Hello peeps! Hope you are doing great! Today, I just thought of a process to restore colors in black and white images and soon I started implementing it. I guess you must also have wondered about it. So, here is a handy blog to help you in that.
In this tutorial, you will learn how to colorize black and white images using OpenCV, Deep Learning, and Python.
Image colorization is the process of taking an input grayscale (black and white) image and then producing an output colorized image that represents the semantic colors and tones of the input
There is a well trained deep learning model that has been trained on how does colored photographs look when they are converted into grayscale. Note that each color that is recognized by the human eye heavily depends upon what intensity it has been falling with. Studying that pattern between the color and its converted black and white version can help in restoring back the color.
LAB image format is a way of storing the images just like the RGB one. L- luminosity ( our eyes have greater than 90% light receptors and rest colour ones.). A- for red-green ad B- for blue-yellow. This image format helps us study that pattern easily.
Notice how in this sample image, the color of Thor’s armor has been restored correctly to red. The trees and the complexion has been colorized correctly too!
Importing the libraries
We will be using Numpy to do the mathematics and cv2 for image processing.
import numpy as np import cv2
Loading the model
Next, we’ll define variables that will hold the path to our caffe protoxt file, pre-trained model, NumPy cluster center points file and to input black and white image.
protxt= "model/colorization_deploy_v2.prototxt" model= "model/colorization_release_v2.caffemodel" points= "model/pts_in_hull.npy" image= "images/bx1.jpeg"
Next, we’ll be loading our Caffe model and cluster center points. OpenCV can read Caffe models via the cv2.dnn.readNetFromCaffe function. We are using np.load() as the cluster point file is in numpy format.
net = cv2.dnn.readNetFromCaffe(protxt, model) pts = np.load(points)
Now, we’ll be loading the centers for ab channel quantization. We’ll treat each of the points as 1×1 convolutions and add them to the model.
class8 = net.getLayerId("class8_ab") conv8 = net.getLayerId("conv8_313_rh") pts = pts.transpose().reshape(2, 313, 1, 1) net.getLayer(class8).blobs = [pts.astype("float32")] net.getLayer(conv8).blobs = [np.full([1, 313], 2.606, dtype="float32")]
Pre-processing the image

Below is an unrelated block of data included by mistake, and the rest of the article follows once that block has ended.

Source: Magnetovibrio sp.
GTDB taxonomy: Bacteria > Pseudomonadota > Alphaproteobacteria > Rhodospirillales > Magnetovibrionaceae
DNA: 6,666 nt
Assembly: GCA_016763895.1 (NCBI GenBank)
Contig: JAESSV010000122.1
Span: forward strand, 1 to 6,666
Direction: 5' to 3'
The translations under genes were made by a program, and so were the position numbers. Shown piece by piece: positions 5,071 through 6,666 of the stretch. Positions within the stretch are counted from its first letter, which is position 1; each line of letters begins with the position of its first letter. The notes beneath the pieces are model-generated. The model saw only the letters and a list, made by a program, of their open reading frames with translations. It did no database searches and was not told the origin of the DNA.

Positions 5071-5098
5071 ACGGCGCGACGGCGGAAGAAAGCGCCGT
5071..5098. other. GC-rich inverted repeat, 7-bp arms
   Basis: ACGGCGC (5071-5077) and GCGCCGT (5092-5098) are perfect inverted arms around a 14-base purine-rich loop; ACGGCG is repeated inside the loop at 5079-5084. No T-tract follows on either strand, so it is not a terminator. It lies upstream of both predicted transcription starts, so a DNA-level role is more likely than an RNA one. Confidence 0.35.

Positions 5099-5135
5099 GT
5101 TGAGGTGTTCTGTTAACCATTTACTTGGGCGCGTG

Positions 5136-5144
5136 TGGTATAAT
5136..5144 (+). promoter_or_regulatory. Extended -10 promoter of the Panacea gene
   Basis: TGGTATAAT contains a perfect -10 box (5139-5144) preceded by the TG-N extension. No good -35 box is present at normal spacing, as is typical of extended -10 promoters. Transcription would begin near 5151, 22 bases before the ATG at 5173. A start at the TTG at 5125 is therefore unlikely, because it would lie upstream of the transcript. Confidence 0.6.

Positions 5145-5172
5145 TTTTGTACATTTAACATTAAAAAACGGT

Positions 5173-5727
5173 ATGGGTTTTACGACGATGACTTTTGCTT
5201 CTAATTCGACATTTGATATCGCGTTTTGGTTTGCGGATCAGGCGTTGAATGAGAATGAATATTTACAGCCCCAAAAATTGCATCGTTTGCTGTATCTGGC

Now, we’ll load the input image using cv2.imread() and then scale and convert them to type float. These calculations are specific to the deep learning model chosen. The image is then converted in LAB image format.
image = cv2.imread(image) scaled = image.astype("float32") / 255.0 lab = cv2.cvtColor(scaled, cv2.COLOR_BGR2LAB)
Next, we’ll be resizing the file in 224×224 dimension and then we’ll split the ‘L’ channel . Just a reminder, intensity of the light plays a major role in color determination.
resized = cv2.resize(lab, (224, 224)) L = cv2.split(resized) L -= 50
Now we can pass the input L channel through the network to predict the ab channels
net.setInput(cv2.dnn.blobFromImage(L)) ab = net.forward()[0, :, :, :].transpose((1, 2, 0))
We’ll resize the predicted ‘ab’ volume to the same dimensions as our input image
ab = cv2.resize(ab, (image.shape, image.shape))
Post-processing the image
Now, its time for post-processing. Post processing includes:
- Grabbing the L channel from the original input image and concatenating the original L channel and predicted ab channels together which results in colorized image.
- Converting the colorized image from the Lab color space to RGB
- Clipping any pixel intensities that fall outside the range [0, 1]
- Bringing the pixel intensities back into the range [0, 255]. We divided by 255, during the pre-processing steps and now during post-processing, we are multiplying by 255 . The scaling and “uint8” conversion isn’t a requirement but that it helps the code work between OpenCV 3.4.x and 4.x versions.
So, we’ll start by grabbing the L channel and concatenating it with predicted ab channels.
L = cv2.split(lab) colorized = np.concatenate((L[:, :, np.newaxis], ab), axis=2)
Next, we’ll be converting the LAB image to RGB one and restoring the values within 0-255 range.
colorized = cv2.cvtColor(colorized, cv2.COLOR_LAB2BGR) colorized = np.clip(colorized, 0, 1) colorized = (255 * colorized).astype("uint8")
Finally, both our original image and colorized image are displayed on the screen!
cv2.imshow("Original", image) cv2.imshow("Colorized", colorized) cv2.waitKey(0) cv2.destroyAllWindows()
sWe have successfully build and executed the code to restore colors in black and white images. If you liked my work feel free to share it and use the comments section for feedbacks.